A scented toy might be a little more enticing to her than a plain rope toy. Might work, might not, but it might be worth a try if you're struggling! You could also pair it with yummy treats.
The ambushes are definitely one of the reasons I'm am less eager to go to town for training. It frays the nerves too much sometimes. It's definitely rough for both dog and human to do that training sometimes.

I'm going to have to think about this squirrel toy thing. It could be a very interesting lever. Right now she'll pull once and then sit and whine at me a lot until she calms down enough to pay attention to me. I'm wondering if letting her catch the 'squirrel' in a while would reduce the drive to actually chase real squirrels.
 

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Thanks everyone for the input. It's such relief to have some next steps that look promising. It's hard to tell you how much I appreciate the guidance. I've been just up against a wall for months. It's especially frustrating because she has so much obvious potential to be an amazing dog. I'm really looking forward to trying out what all of you have recommended.

On a side note: After 3 days of my attempts at expanding play during walks, I am starting to see a difference!
 

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The ambushes are definitely one of the reasons I'm am less eager to go to town for training. It frays the nerves too much sometimes. It's definitely rough for both dog and human to do that training sometimes.

I'm going to have to think about this squirrel toy thing. It could be a very interesting lever. Right now she'll pull once and then sit and whine at me a lot until she calms down enough to pay attention to me. I'm wondering if letting her catch the 'squirrel' in a while would reduce the drive to actually chase real squirrels.
If it's too stressful to go to town right now, then don't. Your pup will pick up on your stress! If you're lucky enough to have plenty of space on your own property to work on individual skills, stick with that. It's perfectly fine to take a break for bit and just stay in your yard! If you can, you may bribe some of your friends to act as controlled "distractions" on your property to practice.

If she's so into her nose, you may try to teach her a tracking game where she tracks the toy across the property or something, and at the end reward her with awesome treats and playtime with the toy on a flirt pole. Don't forget to teach her fun little games, too! She probably has to learn that training is fun, not something that is always paired with her having to leave the squirrels alone or deal with uncomfortable situations. Have you considered making a little agility course at home? You can get tunnels from Amazon for fairly cheap, and create obstacles. Just a fun little thing the dog can do to earn some treats, and it may turn into a "job" for her. You may also try shaping exercises, which gets the really thinking about how to earn a treat. I taught my dog to put his toys away in a box by shaping, or you can teach her to sit in a box!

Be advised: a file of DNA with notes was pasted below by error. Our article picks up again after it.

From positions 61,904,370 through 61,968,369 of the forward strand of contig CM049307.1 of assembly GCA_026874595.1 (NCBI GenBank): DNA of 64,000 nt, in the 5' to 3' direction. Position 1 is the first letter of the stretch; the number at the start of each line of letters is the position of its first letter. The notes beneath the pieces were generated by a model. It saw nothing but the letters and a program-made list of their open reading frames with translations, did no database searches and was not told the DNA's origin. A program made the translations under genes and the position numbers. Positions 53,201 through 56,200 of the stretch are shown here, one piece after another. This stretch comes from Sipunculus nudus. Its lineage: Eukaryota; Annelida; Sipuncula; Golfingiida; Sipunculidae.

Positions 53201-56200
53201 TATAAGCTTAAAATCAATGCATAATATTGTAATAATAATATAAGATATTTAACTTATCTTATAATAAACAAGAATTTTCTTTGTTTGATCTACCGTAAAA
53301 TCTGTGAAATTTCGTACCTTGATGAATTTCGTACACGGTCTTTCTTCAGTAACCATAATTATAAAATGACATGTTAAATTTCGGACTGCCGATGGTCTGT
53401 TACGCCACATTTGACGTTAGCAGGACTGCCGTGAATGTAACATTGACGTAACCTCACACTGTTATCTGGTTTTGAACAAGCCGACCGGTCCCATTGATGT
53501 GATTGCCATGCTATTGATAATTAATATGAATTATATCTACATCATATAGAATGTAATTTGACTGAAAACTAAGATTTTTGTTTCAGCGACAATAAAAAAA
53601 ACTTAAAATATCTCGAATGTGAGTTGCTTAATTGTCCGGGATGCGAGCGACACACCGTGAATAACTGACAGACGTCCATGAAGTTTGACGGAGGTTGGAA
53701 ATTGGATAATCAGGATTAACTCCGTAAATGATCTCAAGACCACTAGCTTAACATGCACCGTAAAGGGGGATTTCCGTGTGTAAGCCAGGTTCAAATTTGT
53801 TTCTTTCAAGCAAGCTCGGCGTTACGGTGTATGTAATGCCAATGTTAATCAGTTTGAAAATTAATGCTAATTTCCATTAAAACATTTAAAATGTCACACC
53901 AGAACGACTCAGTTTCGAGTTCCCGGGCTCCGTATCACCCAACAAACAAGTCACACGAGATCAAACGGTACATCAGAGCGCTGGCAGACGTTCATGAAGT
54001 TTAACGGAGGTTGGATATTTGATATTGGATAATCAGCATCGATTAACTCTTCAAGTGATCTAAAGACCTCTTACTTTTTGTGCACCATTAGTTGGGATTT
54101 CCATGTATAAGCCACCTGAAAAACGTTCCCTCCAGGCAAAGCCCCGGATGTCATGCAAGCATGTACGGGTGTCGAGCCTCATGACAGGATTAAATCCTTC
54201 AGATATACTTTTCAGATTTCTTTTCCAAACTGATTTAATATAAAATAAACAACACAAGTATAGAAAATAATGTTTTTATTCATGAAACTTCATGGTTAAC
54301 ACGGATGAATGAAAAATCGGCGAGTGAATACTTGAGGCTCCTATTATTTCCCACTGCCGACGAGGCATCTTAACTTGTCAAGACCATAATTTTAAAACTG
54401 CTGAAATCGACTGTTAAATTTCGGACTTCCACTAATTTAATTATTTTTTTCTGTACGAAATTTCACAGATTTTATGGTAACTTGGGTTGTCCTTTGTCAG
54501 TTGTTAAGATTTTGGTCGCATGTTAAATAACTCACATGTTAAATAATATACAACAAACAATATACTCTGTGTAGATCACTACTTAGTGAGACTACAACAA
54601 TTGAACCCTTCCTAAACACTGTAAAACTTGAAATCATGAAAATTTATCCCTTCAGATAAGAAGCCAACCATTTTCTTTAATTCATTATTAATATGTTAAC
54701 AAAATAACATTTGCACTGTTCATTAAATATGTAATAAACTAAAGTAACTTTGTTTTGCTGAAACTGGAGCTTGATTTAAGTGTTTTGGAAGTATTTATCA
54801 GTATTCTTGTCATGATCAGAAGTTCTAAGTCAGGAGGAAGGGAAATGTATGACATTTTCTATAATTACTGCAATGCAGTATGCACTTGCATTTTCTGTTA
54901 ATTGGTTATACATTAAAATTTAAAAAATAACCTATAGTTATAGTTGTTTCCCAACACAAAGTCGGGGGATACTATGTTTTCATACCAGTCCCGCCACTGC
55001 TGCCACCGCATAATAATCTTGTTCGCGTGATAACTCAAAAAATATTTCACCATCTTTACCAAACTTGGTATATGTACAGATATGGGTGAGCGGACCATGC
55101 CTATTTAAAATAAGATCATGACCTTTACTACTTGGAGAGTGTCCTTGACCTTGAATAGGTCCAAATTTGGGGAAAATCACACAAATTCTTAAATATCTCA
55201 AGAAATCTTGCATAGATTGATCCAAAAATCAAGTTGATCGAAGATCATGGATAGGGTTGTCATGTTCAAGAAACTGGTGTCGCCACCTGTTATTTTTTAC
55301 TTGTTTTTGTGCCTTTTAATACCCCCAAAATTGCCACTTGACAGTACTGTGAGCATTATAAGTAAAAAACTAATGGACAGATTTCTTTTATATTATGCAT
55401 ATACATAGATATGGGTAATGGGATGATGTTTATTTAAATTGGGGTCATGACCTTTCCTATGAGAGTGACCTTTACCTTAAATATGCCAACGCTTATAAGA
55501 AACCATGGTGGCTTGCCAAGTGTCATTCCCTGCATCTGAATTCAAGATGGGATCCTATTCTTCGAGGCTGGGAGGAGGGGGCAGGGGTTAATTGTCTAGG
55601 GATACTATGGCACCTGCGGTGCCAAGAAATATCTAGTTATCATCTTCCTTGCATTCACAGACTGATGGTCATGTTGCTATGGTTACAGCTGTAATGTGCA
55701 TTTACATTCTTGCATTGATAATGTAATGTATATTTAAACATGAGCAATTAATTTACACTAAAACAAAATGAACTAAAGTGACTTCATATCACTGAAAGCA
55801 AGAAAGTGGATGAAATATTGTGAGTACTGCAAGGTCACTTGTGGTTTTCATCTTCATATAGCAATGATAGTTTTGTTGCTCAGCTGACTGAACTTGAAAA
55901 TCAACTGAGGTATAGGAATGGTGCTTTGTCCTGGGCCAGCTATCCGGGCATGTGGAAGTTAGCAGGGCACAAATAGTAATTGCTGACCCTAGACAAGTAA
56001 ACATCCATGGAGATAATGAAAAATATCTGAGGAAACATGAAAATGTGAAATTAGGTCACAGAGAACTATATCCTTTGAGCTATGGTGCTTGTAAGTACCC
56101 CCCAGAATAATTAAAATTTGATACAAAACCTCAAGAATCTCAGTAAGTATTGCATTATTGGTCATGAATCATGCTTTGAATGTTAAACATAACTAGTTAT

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Everyone's giving such great advice for the OP!

I just wanted to add that nervous dogs, especially ones from iffy or unknown backgrounds, benefit a TON from trust in their handler, and there are a bunch of small things that dog owners do every day that I think can erode that trust for sensitive, worried dogs - stuff like fake toy throws, or poor training mechanics (the dog ALWAYS gets a cookie after a click, even if you clicked wrong), giving false choices (i.e., asking if they want to do something and then forcing them to do it anyway when they say "no"), or not letting the dog make any choices at all. Introducing consent-based training, paired with avoiding the things that she was the most worried about (cars and seeing other dogs) has made a huge difference for my worried dog, and we've been able to slowly add back some of the things that worry her.
 

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- because food is danged useful in training, though of course not entirely necessary.
This. Is where I would start.